The Fascinating Inca Religion

The Inca Empire arose in the 13th century, and it developed military, political and administrative centers in Cusco, a location that we all know now today under the name of Peru. The largest empire in pre-Columbian America was conquered by the Spanish armies in 1572, so the Incas assimilated some of the Spanish traditions. However, Inca religion was very strong, therefore people kept their beliefs.

The Inca people believed in reincarnation. So, they never incinerated the bodies of those who died because they thought that a certain vital force that was supposed to help them pass to the after world would disappear. They saw death as a passage full of difficulties to another world. Furthermore, most of them imagined that the spirit of a dead person would have to follow a dark and difficult road in order to make it to the next world, so the Inca religion was very similar to the Euro-American beliefs.

Human sacrifices were very often practiced by the Incas, especially during natural catastrophes, the death of important figures, or other important events. In 1527, 4,000 servants, court officials and concubines were killed upon the death of one of the greatest rulers of the Kingdom of Cusco, the eleventh Sapa Inca of the Empire, Huayna Capac. Child sacrifices were also performed in special circumstances and they were known as capacocha.

One of the biggest achievements of the Inca religion was the maintenance of social order. People believed in a moral code which involved that those who didn’t steal or lie and those who weren’t lazy would go to live in the Sun’s warmth. Those who didn’t respect these rules would spend their eternal life in the cold earth. So, just like other cultures, they saw heaven as a place with fields of flowers and snow crowned mountains.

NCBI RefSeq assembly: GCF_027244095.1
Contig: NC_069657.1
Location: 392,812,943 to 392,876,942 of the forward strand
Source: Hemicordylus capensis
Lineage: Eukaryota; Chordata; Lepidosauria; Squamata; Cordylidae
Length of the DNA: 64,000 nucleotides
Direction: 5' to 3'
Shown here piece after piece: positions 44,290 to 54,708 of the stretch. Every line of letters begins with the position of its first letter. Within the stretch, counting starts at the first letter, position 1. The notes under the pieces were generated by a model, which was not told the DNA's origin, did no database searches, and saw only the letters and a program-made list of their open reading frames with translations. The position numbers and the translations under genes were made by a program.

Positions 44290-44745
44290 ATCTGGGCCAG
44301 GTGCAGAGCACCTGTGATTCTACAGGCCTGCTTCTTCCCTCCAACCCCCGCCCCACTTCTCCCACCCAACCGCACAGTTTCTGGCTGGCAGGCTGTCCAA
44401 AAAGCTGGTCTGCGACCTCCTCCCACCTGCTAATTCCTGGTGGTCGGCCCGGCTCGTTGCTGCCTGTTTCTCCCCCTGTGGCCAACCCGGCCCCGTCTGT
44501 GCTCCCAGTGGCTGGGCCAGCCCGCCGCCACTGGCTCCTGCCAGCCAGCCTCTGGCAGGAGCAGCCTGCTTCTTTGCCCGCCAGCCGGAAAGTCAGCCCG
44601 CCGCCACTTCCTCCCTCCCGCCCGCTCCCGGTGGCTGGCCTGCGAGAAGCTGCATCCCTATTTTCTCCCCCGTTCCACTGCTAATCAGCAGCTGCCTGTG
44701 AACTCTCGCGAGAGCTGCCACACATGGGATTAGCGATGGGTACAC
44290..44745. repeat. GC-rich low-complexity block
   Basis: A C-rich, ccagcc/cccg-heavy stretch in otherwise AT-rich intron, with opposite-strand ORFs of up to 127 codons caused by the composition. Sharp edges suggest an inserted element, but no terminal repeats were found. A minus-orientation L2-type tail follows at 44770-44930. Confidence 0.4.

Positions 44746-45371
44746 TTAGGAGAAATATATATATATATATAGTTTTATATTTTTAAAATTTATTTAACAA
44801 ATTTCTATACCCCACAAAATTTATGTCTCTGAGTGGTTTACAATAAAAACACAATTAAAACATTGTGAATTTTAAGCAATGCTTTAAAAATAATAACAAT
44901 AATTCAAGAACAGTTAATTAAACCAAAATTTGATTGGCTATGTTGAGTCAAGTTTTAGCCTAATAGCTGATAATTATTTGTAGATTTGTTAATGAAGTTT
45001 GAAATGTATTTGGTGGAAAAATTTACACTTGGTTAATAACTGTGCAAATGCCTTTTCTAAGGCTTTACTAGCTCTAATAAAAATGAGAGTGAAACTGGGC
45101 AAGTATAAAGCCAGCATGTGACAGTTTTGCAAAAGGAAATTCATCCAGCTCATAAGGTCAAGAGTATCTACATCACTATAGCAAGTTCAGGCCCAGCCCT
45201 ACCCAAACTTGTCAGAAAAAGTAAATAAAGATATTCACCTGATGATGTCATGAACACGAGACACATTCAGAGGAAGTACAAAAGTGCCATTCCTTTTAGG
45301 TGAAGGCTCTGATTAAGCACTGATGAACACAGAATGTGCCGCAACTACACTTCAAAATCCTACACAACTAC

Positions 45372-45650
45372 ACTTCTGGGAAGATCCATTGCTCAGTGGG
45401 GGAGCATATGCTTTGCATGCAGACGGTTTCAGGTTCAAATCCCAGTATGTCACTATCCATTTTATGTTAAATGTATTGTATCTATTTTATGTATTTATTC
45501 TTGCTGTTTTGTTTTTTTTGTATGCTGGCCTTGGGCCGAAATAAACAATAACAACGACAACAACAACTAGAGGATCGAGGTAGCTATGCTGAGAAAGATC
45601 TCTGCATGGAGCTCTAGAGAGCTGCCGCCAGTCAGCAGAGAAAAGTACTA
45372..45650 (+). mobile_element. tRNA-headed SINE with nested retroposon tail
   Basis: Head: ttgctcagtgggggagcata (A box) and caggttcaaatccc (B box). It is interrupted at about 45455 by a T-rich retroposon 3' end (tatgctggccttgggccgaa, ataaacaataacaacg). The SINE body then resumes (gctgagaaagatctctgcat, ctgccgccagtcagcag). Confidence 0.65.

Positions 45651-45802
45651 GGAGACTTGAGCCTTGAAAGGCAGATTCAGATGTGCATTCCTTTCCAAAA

Although people worshiped many gods and the Inca religion was a polytheistic one, Viracocha was considered the supreme creator who made the earth and every living creature. That is why people believed in faith and they assumed that everything happened with a purpose. That concept represented a good technique to keep slaves and those who were less fortunate under control.

The holy city of Cusco was considered to be the home of the sun, therefore people thought they were protected by the god of sun, Inti. The royal families claimed that Inti was the father of the first Inca ruler, so they considered to be directly related to Viracocha through the god of sun. Therefore, the sun was celebrated in many rituals, and he had many temples where Incas could go to worship him.

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